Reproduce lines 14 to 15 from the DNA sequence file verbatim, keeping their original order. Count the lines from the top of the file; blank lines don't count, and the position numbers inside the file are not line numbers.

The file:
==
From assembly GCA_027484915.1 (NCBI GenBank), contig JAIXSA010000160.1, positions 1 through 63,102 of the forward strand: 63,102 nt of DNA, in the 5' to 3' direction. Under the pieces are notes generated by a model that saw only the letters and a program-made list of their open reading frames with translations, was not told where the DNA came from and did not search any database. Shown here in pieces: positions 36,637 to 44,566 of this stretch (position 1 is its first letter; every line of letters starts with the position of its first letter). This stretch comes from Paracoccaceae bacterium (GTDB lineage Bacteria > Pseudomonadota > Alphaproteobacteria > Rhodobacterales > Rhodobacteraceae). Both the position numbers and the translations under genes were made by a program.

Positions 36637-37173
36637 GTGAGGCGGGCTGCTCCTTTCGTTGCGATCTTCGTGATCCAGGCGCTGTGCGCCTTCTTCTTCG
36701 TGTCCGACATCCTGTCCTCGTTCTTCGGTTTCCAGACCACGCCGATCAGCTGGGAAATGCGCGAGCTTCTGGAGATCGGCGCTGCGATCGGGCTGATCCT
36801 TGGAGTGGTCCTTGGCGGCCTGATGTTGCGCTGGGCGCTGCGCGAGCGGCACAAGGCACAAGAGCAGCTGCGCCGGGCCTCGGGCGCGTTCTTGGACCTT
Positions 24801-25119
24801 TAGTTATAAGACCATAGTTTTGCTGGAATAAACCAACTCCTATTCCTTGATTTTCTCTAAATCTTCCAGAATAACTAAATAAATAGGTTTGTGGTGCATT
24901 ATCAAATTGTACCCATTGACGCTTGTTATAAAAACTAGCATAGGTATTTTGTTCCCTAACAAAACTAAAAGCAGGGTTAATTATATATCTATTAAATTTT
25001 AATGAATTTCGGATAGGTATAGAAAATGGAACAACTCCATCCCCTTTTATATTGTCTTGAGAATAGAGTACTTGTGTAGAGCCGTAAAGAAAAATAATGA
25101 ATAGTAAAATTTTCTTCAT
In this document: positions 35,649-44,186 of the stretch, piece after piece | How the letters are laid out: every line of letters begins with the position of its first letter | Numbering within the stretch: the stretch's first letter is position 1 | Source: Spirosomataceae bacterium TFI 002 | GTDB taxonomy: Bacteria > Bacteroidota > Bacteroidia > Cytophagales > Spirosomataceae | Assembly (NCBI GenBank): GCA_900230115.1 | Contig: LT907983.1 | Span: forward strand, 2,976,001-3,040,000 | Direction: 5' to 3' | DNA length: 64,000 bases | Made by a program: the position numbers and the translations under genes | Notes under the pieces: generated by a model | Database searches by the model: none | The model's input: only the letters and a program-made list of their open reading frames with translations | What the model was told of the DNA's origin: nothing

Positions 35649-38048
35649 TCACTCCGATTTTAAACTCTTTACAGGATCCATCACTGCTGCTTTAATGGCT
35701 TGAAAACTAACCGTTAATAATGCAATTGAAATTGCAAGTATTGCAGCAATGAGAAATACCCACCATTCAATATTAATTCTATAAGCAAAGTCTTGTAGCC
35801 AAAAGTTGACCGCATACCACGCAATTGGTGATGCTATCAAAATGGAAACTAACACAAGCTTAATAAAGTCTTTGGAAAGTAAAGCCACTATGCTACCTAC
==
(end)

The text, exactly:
35701 TGAAAACTAACCGTTAATAATGCAATTGAAATTGCAAGTATTGCAGCAATGAGAAATACCCACCATTCAATATTAATTCTATAAGCAAAGTCTTGTAGCC
35801 AAAAGTTGACCGCATACCACGCAATTGGTGATGCTATCAAAATGGAAACTAACACAAGCTTAATAAAGTCTTTGGAAAGTAAAGCCACTATGCTACCTAC